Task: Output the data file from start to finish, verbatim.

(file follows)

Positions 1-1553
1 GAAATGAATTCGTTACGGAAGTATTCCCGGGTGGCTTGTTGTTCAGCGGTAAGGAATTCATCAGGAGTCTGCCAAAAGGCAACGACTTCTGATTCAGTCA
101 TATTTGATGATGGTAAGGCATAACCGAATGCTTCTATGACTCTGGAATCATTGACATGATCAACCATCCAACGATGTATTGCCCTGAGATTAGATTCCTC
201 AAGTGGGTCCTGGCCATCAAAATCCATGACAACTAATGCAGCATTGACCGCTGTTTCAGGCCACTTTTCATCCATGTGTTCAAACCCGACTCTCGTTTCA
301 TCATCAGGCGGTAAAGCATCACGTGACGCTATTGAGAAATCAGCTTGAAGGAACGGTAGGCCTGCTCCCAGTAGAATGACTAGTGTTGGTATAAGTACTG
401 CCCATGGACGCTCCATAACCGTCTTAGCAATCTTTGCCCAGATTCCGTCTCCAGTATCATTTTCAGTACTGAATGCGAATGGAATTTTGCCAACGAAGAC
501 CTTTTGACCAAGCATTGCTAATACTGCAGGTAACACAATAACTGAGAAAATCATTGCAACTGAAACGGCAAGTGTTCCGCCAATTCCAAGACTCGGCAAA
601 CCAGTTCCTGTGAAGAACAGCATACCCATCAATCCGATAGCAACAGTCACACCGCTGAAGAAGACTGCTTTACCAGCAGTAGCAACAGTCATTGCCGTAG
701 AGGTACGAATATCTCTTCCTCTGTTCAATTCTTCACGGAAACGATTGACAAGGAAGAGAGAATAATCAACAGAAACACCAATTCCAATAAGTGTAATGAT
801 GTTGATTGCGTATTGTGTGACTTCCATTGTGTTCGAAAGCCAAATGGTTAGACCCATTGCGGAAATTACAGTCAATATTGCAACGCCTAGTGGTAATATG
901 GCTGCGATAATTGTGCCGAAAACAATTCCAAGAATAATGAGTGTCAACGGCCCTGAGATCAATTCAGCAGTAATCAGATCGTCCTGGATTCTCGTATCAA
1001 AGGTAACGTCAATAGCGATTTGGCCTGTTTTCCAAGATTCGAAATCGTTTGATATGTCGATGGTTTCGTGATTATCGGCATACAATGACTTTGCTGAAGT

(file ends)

Positions 1-1553
1 GAAATGAATTCGTTACGGAAGTATTCCCGGGTGGCTTGTTGTTCAGCGGTAAGGAATTCATCAGGAGTCTGCCAAAAGGCAACGACTTCTGATTCAGTCA
101 TATTTGATGATGGTAAGGCATAACCGAATGCTTCTATGACTCTGGAATCATTGACATGATCAACCATCCAACGATGTATTGCCCTGAGATTAGATTCCTC
201 AAGTGGGTCCTGGCCATCAAAATCCATGACAACTAATGCAGCATTGACCGCTGTTTCAGGCCACTTTTCATCCATGTGTTCAAACCCGACTCTCGTTTCA
301 TCATCAGGCGGTAAAGCATCACGTGACGCTATTGAGAAATCAGCTTGAAGGAACGGTAGGCCTGCTCCCAGTAGAATGACTAGTGTTGGTATAAGTACTG
401 CCCATGGACGCTCCATAACCGTCTTAGCAATCTTTGCCCAGATTCCGTCTCCAGTATCATTTTCAGTACTGAATGCGAATGGAATTTTGCCAACGAAGAC
501 CTTTTGACCAAGCATTGCTAATACTGCAGGTAACACAATAACTGAGAAAATCATTGCAACTGAAACGGCAAGTGTTCCGCCAATTCCAAGACTCGGCAAA
601 CCAGTTCCTGTGAAGAACAGCATACCCATCAATCCGATAGCAACAGTCACACCGCTGAAGAAGACTGCTTTACCAGCAGTAGCAACAGTCATTGCCGTAG
701 AGGTACGAATATCTCTTCCTCTGTTCAATTCTTCACGGAAACGATTGACAAGGAAGAGAGAATAATCAACAGAAACACCAATTCCAATAAGTGTAATGAT
801 GTTGATTGCGTATTGTGTGACTTCCATTGTGTTCGAAAGCCAAATGGTTAGACCCATTGCGGAAATTACAGTCAATATTGCAACGCCTAGTGGTAATATG
901 GCTGCGATAATTGTGCCGAAAACAATTCCAAGAATAATGAGTGTCAACGGCCCTGAGATCAATTCAGCAGTAATCAGATCGTCCTGGATTCTCGTATCAA
1001 AGGTAACGTCAATAGCGATTTGGCCTGTTTTCCAAGATTCGAAATCGTTTGATATGTCGATGGTTTCGTGATTATCGGCATACAATGACTTTGCTGAAGT